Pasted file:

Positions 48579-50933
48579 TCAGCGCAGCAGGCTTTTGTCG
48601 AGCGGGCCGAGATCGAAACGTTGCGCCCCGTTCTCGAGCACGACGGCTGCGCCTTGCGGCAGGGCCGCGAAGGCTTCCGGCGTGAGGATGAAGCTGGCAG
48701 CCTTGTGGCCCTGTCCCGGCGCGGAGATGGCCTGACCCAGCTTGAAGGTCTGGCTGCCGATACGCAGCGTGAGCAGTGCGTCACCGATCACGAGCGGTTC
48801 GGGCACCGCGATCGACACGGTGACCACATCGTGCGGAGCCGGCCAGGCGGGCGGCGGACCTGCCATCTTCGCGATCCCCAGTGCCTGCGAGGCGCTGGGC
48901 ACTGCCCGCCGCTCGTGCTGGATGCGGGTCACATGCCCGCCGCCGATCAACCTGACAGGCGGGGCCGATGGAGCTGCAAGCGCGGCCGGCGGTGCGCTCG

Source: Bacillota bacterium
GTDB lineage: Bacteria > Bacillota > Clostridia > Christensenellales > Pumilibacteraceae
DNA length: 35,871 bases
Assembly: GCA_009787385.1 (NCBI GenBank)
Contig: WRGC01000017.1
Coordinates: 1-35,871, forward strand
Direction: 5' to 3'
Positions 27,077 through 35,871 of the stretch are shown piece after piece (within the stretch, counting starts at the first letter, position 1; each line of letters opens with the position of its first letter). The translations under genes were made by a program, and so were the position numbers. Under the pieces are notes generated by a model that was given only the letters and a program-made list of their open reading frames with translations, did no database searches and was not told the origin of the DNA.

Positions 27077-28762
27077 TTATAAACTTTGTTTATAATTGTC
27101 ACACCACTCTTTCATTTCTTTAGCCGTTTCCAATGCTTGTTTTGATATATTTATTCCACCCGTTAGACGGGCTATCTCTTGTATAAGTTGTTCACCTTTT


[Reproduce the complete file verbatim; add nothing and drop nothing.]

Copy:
Positions 48579-50933
48579 TCAGCGCAGCAGGCTTTTGTCG
48601 AGCGGGCCGAGATCGAAACGTTGCGCCCCGTTCTCGAGCACGACGGCTGCGCCTTGCGGCAGGGCCGCGAAGGCTTCCGGCGTGAGGATGAAGCTGGCAG
48701 CCTTGTGGCCCTGTCCCGGCGCGGAGATGGCCTGACCCAGCTTGAAGGTCTGGCTGCCGATACGCAGCGTGAGCAGTGCGTCACCGATCACGAGCGGTTC
48801 GGGCACCGCGATCGACACGGTGACCACATCGTGCGGAGCCGGCCAGGCGGGCGGCGGACCTGCCATCTTCGCGATCCCCAGTGCCTGCGAGGCGCTGGGC
48901 ACTGCCCGCCGCTCGTGCTGGATGCGGGTCACATGCCCGCCGCCGATCAACCTGACAGGCGGGGCCGATGGAGCTGCAAGCGCGGCCGGCGGTGCGCTCG

Source: Bacillota bacterium
GTDB lineage: Bacteria > Bacillota > Clostridia > Christensenellales > Pumilibacteraceae
DNA length: 35,871 bases
Assembly: GCA_009787385.1 (NCBI GenBank)
Contig: WRGC01000017.1
Coordinates: 1-35,871, forward strand
Direction: 5' to 3'
Positions 27,077 through 35,871 of the stretch are shown piece after piece (within the stretch, counting starts at the first letter, position 1; each line of letters opens with the position of its first letter). The translations under genes were made by a program, and so were the position numbers. Under the pieces are notes generated by a model that was given only the letters and a program-made list of their open reading frames with translations, did no database searches and was not told the origin of the DNA.

Positions 27077-28762
27077 TTATAAACTTTGTTTATAATTGTC
27101 ACACCACTCTTTCATTTCTTTAGCCGTTTCCAATGCTTGTTTTGATATATTTATTCCACCCGTTAGACGGGCTATCTCTTGTATAAGTTGTTCACCTTTT